April 19, 2010 | Permalink | Comments (0) | TrackBack (0)

Sunday, April 18, 2010

Antitrust between EU law and National law

Posted by D. Daniel Sokol

Antitrust between EU law and National law

Uae Lidc Aigi Aeje Mennet

The Treviso conference on “Antitrust between EU law and National law”, now in its ninth edition, takes place every two years in Treviso since 1992; it is hosted by Cassamarca Foundation and is sponsored by the European Lawyers' Union (U.A.E), the Associazione Italiana per la Tutela della Concorrenza - member of the Ligue Internationale du Droit de la Concurrence (LIDC), the Associazione Italian dei Giuristi d'Impresa (AIGI), the European Company Lawyers Association (AEJE-ECLA) and by Jean Monnet Centre of Excellence, Università degli Studi di Milano.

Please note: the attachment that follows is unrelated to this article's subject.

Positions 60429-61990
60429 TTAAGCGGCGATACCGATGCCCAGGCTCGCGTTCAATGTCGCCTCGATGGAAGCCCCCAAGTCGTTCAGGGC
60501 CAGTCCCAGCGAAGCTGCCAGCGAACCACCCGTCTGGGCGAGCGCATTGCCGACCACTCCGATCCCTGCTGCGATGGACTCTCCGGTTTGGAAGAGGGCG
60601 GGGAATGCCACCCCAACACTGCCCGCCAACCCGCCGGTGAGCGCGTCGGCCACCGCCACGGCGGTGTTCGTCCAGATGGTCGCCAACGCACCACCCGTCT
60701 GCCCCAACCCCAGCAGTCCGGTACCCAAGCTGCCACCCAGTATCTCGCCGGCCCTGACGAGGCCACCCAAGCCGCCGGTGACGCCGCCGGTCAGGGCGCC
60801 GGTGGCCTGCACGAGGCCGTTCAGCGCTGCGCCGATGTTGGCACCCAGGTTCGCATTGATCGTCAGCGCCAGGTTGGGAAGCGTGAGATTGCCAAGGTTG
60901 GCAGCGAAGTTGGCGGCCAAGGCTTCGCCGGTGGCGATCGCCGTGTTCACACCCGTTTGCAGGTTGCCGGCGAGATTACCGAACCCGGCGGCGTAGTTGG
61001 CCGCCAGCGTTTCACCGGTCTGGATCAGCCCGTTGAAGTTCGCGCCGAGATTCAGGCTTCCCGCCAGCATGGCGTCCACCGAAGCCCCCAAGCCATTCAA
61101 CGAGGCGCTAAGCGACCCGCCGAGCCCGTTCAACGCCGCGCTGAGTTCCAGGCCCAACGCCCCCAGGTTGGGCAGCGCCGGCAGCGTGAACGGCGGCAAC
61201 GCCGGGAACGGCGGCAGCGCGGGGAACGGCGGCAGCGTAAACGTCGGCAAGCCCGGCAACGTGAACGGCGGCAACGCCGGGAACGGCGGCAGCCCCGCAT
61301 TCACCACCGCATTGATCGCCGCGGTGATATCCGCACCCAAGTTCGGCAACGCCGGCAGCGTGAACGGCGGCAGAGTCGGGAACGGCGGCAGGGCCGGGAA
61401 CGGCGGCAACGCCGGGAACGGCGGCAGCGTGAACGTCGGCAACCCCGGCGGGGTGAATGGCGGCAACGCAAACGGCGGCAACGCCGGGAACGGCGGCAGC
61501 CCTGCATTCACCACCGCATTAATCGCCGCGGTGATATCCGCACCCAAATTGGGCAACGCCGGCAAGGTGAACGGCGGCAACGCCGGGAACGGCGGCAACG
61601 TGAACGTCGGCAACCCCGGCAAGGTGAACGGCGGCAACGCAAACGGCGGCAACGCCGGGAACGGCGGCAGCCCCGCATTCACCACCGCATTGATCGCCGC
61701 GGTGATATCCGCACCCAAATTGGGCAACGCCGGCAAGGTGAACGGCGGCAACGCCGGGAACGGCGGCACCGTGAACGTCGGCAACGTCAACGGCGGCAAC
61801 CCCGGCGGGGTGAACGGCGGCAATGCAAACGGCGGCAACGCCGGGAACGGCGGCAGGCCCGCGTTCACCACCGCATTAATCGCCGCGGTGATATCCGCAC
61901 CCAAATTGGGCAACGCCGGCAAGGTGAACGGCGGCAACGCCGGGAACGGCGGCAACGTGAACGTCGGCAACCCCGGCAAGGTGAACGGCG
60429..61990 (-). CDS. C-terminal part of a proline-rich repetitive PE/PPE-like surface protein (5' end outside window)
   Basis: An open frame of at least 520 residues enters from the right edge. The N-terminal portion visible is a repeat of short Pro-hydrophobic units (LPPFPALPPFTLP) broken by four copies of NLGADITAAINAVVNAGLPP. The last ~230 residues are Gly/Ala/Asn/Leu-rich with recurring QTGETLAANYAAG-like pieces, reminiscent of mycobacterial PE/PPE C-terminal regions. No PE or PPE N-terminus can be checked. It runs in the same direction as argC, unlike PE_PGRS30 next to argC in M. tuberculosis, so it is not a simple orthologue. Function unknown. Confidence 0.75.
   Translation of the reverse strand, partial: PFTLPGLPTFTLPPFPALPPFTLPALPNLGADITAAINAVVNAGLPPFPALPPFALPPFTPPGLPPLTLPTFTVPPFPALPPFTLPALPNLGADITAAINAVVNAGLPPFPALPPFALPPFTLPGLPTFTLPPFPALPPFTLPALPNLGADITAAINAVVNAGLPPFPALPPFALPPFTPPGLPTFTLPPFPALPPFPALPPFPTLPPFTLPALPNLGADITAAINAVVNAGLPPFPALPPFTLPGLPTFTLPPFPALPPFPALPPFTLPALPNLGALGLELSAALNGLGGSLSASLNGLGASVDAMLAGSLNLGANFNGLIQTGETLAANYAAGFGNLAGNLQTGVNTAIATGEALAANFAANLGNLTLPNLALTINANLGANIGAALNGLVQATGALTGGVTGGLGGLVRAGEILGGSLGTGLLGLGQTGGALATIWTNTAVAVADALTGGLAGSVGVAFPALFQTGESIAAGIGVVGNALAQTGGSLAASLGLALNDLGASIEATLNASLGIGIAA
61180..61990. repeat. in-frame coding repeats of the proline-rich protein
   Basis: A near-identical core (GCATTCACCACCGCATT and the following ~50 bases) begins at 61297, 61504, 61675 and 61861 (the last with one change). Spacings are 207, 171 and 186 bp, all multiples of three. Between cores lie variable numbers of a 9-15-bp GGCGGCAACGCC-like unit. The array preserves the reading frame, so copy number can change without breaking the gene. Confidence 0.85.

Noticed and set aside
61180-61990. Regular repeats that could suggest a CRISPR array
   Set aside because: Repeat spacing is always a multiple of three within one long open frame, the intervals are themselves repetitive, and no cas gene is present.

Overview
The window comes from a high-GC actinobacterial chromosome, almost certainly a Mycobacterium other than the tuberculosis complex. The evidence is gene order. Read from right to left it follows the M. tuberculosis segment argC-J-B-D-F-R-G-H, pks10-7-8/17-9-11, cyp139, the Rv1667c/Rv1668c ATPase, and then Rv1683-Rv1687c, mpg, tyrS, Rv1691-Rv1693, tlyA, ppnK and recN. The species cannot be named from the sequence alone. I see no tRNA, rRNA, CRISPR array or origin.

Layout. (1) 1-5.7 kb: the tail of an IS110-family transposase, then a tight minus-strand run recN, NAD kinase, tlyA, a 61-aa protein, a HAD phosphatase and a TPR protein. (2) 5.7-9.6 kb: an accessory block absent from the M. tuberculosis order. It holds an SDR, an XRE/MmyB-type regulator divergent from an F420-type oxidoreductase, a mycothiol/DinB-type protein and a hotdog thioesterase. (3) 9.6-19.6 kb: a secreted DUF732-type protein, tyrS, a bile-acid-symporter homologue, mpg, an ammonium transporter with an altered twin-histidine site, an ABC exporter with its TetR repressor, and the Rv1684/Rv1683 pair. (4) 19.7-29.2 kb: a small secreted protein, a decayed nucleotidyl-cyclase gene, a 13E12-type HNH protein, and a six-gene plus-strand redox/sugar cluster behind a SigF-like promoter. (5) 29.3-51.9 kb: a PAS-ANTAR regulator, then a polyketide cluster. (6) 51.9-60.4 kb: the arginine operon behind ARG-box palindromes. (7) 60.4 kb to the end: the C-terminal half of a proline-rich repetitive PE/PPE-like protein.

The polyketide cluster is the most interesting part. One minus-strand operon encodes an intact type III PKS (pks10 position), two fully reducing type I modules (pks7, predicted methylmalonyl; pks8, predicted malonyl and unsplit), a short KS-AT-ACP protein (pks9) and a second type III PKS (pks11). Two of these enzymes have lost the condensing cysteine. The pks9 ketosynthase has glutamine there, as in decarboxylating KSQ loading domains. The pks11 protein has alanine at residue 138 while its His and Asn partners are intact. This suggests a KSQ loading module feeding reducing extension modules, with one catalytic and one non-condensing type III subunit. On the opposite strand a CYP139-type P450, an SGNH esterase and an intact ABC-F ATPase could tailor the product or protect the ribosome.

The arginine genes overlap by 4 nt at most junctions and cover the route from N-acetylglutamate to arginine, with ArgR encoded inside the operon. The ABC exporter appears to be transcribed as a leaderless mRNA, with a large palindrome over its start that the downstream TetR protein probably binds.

The actuality of the topics covered and the presence of high-qualified speakers made the Treviso Conference, since its first edition, one of the most significant moments of encounter and debate among the leading representatives of national and international antitrust law. Indeed, the Conference includes, among its participants, representatives of the International Antitrust Authorities, as well as outstanding figures from academics and the professionals involved in the enforcement of antitrust law.


April 18, 2010 | Permalink | Comments (0) | TrackBack (0)